It’s a simple question on the lips of every sci-fi fan since the dawn of the genre. Why haven’t we found alien life? This is known as the Fermi Paradox, named after physicist Enrico Fermi. It’s the idea that the sheer multiplicity of Earth-like planets should produce life somewhere and with a high probability, an alien civilization, if not several. So why haven’t we found them or why haven’t they found us? Several theories have been posited.

One reason may be that they’ve already gone extinct. A nuclear war or climate catastrophe wiped them out, already. Another is, since our sun and planet are relatively young, we may be one of the first forms of intelligent life to develop. In 2010, UK Royal Astronomer Lord Martin Rees suggested that extraterrestrial life may be so far advanced that we are not yet at the level where we can recognize it.

“Just as a chimpanzee can’t understand quantum theory, it could be there are aspects of reality that are beyond the capacity of our brains,” Rees said. Dr. Frank Drake is an expert on the search for alien life. He says that the digital revolution may be limiting the ability of aliens to detect us, since we are no longer hurling TV and radio transmissions into space.

Professor Paul Davies is no stranger to unusual ideas. The cosmologist as proffered several on extraterrestrials himself. One is that aliens may have visited earth billions of years ago and left a message in the DNA of some early life-form for us to find. He’s suggested we start investigating the genomes of bacteria and other creatures to see if we can find any.

Another, the British-born astrobiologist, along with colleague Dr. Sara Imari Walker, proposed that the basic structure of all life may not be DNA or even carbon, but information. After all, DNA is at its heart a set of instructions for putting an organism together. And as the universe since the Big Bang has moved forward on mathematically calculable scientific principles, one must consider math an essential force of the universe itself. A lot of their colleagues take umbrage with the view of life as information, as one might imagine.

Now, the Paul Davies has a new theory that alien particles might be interwoven into the fabric of our planet and even live inside our bodies. Advanced alien civilizations may have been able to play with life the way chemists manipulate compounds, and these alien particles could have entered our world. Since some bacteria and other organisms don’t act the way scientists think they ought to it.

Professor Davies calls it “entirely reasonable” that the simplest life forms came into being more than once on the surface of our planet. So where might such alien life be? Consider bacteria that live inside of poisonous lakes or alongside volcanic vents at the bottom of the ocean. “It could be right under our noses, or even in our noses,” Davies said. Particles one tenth the size of bacteria cause kidney stones. Might these be alien in origin? Davies thinks so. “It could even be that ‘weird life’ and real life are intermingled,” he said.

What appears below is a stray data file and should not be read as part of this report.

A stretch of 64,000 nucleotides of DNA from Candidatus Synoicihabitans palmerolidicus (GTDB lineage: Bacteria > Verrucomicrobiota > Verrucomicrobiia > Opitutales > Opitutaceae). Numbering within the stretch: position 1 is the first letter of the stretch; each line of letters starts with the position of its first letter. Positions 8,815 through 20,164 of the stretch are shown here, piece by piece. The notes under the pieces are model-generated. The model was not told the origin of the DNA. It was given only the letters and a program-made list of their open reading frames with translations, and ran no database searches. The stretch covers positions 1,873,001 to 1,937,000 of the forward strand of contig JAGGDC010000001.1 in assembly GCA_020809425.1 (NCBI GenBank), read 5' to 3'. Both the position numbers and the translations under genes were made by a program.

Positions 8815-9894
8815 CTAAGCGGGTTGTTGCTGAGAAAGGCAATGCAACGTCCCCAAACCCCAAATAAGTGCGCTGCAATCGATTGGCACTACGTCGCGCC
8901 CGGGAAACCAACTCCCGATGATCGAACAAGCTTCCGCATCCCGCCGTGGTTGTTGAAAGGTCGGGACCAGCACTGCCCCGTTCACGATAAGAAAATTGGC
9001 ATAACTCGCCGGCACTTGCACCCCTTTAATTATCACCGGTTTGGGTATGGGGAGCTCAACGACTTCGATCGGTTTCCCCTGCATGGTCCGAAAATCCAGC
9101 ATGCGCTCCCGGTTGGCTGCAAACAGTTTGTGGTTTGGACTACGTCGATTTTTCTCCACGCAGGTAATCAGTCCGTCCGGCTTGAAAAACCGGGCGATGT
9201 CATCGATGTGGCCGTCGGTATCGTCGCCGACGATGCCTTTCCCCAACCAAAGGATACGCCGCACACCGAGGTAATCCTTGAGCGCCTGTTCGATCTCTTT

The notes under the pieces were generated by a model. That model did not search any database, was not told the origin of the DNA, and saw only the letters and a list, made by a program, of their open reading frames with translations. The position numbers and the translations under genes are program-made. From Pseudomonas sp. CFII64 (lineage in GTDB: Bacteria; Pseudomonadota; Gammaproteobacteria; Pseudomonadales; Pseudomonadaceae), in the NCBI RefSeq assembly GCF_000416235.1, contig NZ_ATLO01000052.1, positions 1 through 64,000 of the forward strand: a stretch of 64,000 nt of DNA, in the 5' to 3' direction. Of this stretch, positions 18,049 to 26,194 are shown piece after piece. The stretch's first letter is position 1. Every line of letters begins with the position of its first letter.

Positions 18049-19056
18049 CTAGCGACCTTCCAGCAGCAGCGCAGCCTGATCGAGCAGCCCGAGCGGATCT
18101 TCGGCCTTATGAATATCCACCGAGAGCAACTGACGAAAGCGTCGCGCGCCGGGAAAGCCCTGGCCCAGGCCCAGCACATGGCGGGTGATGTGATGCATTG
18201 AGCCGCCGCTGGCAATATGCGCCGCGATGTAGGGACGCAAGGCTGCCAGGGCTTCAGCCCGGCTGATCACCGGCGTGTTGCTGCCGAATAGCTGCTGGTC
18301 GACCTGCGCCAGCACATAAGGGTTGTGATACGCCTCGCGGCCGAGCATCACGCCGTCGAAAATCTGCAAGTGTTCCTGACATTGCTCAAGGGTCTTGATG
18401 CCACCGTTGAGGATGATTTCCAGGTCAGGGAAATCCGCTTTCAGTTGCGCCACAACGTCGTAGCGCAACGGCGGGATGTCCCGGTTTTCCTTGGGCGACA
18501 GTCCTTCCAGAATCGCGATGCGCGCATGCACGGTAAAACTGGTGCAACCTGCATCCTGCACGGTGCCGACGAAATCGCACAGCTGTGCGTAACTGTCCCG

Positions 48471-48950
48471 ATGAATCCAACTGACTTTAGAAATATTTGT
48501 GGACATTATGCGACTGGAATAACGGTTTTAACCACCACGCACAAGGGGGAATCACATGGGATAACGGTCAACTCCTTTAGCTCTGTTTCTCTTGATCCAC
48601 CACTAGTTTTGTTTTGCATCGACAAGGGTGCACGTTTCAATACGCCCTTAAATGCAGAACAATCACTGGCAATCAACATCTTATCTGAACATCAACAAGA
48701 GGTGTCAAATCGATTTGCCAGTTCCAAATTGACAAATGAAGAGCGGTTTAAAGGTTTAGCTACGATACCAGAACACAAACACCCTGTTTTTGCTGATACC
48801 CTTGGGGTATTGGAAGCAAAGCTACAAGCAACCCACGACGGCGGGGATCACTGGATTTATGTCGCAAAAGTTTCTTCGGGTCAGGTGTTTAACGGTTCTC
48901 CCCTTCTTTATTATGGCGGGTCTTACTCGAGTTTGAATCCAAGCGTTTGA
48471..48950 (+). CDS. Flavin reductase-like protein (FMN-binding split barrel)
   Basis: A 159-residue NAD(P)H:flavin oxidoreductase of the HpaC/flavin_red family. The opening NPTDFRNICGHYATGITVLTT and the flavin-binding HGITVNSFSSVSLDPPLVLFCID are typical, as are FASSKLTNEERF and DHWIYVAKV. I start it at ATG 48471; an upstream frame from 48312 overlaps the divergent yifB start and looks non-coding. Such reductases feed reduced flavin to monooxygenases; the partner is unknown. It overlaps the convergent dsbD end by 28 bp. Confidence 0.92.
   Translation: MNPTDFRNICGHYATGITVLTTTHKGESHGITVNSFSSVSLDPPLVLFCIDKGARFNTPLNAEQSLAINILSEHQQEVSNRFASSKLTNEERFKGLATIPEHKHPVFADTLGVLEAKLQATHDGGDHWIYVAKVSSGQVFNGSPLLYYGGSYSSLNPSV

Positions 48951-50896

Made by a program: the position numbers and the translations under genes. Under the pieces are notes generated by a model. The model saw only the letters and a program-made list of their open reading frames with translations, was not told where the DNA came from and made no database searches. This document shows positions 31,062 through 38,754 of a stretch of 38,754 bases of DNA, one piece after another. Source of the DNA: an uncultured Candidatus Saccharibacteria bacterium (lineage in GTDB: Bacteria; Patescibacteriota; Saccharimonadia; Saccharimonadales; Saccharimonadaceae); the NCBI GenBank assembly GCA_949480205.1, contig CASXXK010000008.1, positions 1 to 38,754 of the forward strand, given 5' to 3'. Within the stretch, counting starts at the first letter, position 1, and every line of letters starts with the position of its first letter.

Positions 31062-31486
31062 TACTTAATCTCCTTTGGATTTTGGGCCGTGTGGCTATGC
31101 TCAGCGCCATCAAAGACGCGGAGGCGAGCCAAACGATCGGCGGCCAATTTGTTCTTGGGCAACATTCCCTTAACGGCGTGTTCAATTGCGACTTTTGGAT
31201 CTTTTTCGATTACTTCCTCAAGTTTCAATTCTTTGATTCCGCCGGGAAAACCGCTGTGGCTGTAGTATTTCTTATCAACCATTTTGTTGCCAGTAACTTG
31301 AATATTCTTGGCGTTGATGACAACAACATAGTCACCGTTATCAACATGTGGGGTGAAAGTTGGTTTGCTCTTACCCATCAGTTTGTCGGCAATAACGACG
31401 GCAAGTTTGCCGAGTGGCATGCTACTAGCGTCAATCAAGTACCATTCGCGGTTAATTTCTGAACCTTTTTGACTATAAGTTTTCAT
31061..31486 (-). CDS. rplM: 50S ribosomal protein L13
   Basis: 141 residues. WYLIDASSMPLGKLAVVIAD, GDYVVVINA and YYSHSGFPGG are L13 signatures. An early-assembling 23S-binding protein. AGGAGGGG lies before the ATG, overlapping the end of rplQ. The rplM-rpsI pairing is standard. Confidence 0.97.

Certain bacteria and other microbes may be alien in origin, according to Dr. Davies.

So if there is such an abundance of alien life right here among us, why haven’t we detected it? Davies says the reason is our monitoring techniques are tailored to our known biochemical understanding of life. These organisms would operate entirely differently. There are in fact certain microbes like this that have been discovered recently.

Kenneth Nealson at the University of Southern California (USC) found a certain kind of bacterium that eats and breathes electricity. Though he doesn’t directly call it an alien species, its properties are unlike any “normal” bacteria that we know of. And in fact, different detection methods must be employed to find them. A similar variety was discovered by microbiologist Derek Lovley at the US Geological Survey, now called Geobacter. Today, these microbes are being employed in things like biological fuel cells and a sewage system powered by the bacteria that transforms sewage into clean water and electricity.

Most biologists believe that life on Earth began with one specific event. But it is possible that it may have emerged more than once, or even on several different occasions. Professor Davies has therefore called for a "mission to Earth." This would be a systematic search in and around unusual locations across the globe to find and categorize weird forms of life that don’t fit into the normal definition. “If someone discovers shadow life or weird life, it will be the biggest sensation in biology since Darwin,” he said. Davies believes that the cost would be far less compared to say, the search for life on Mars.

Even if such alien life died out, Davies believes we can find biomarkers left behind. “If alternative life had a distinctly different metabolism, say, it might have altered rocks or created mineral deposits in a way that cannot be explained by the activities of known organisms,” he said. Should it be discovered that life on Earth started more than once, it would significantly increase the credibility of this theory.

The vast majority of life on our planet consists of microbes. Yet, many have never been analyzed or had their genomes sequenced. Today, it’s still hard to detect other forms of life outside the normal, biochemical means. "We could be surrounded by little microbes intermingled with known life and be completely unaware," Davies said.

To see Prof. Davies speak on encoded alien messages inside of microbes DNA, click here: 

 

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